Ethan Zuckerman notes that some critics of PLN have argued that it's as much litigation platform as it is a publication. Paul counters that "Our initial goal was always just to publish the magazine. But we got to to the point where we're just consuming ever greater amounts of organizational resources just getting the magazine into prisons." Paul estimates that he can spend as much as 40% of his time focusing on being able to distribute the publication, rather than producing and editing it. "The Editor should be worried about being Editor, not worrying about why one prison system or another is censoring content." For there to be any litigation, the government has to illegally censor the magazine, then PLN has to sue them, and then they have to win. "If you don't like the consequences, don't break the law," Paul says.
Isolation from Society
Restrictions on what can be sent in and out of prison harm PLN in another way: it makes it very hard to hear from the incarcerated. In some prisons, prisoners can no longer send or receive information beyond what fits on a postcard. Other layers of draconian restriction include rules that this postcard communication has to be in ink, can't use a label, etc. These mechanisms tend to be arbitrary and are designed, Paul argues, to prevent prisoners from having communication to and from the outside world. His organization has challenged a couple of these successfully, with a couple more pending. Paul tells us that they are trying to nip this trend in the bud before it gets entrenched.
"Part of the goal is to get prisoners information. But conversely, we want to hear from them." The bulk of the magazine's content is provided by contributing writers, who are mostly prisoners, some of whom have been working with PLN for over a decade. In the hopes of ensuring widespread distribution of the information, PLN doesn't demand exclusive publishing rights - and people are free to copy and disseminate the information.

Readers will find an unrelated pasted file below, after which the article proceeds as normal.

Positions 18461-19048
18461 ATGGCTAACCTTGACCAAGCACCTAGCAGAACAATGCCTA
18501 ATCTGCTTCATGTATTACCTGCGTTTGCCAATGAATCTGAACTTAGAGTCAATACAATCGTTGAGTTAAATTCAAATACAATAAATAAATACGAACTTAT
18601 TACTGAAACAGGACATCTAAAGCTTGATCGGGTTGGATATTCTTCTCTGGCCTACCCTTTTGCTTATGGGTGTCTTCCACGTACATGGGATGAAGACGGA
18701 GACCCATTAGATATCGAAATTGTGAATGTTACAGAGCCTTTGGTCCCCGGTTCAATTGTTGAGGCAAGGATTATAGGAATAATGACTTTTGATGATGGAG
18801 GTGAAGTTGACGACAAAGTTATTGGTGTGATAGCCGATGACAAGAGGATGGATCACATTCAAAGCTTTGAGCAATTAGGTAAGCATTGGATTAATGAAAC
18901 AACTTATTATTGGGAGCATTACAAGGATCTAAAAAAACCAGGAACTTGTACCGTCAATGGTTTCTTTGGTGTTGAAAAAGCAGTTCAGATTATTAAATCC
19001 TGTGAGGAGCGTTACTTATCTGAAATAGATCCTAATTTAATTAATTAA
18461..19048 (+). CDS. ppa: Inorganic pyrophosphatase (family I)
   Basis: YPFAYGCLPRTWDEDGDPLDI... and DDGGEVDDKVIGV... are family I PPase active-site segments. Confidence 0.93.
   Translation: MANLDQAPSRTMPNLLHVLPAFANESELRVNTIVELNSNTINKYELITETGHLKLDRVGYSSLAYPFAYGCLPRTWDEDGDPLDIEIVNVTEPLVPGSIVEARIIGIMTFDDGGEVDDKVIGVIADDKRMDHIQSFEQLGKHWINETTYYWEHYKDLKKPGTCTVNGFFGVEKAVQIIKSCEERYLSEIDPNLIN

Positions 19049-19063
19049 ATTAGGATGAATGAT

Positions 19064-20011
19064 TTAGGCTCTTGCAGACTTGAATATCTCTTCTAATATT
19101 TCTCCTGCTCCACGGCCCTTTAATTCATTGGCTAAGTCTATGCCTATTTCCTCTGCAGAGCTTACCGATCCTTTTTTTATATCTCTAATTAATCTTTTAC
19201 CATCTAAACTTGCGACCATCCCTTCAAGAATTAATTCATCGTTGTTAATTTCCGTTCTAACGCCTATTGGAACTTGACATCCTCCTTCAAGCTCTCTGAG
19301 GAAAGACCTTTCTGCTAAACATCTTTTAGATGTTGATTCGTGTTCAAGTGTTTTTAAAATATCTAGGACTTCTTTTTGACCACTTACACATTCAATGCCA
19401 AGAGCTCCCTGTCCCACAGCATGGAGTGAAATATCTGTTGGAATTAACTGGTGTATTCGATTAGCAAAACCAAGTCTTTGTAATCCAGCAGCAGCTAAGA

(This is an area of close overlap with one of the Center for Civic Media's projects, Between the Bars. BTB is a blogging platform for prisoners that gets around the lack of internet access by scanning and publishing letters to a blog, and then mailing comments back to the authors on postcards. In addition to helping the incarcerated publish to the web, it helps the rest of the US population by ensuring that we are able to hear from these voices, who comprise 1% of our entire populace.)
Prison News Online
The internet has greatly improved the visibility of Prison Legal News. Paul tells us he conducts 3-4 interviews a week about the publication and the issues it raises. He's fluent in Spanish and notes that there's a great deal of interest in these issues from programs in Colombia and Venezuela. One of his associate gives interviews in Russian media, which seems to have an endless appetite for stories about the US prison system. Some have observed, he tells us, that the US prison system must be pretty bad when the Russians enjoy making fun of it.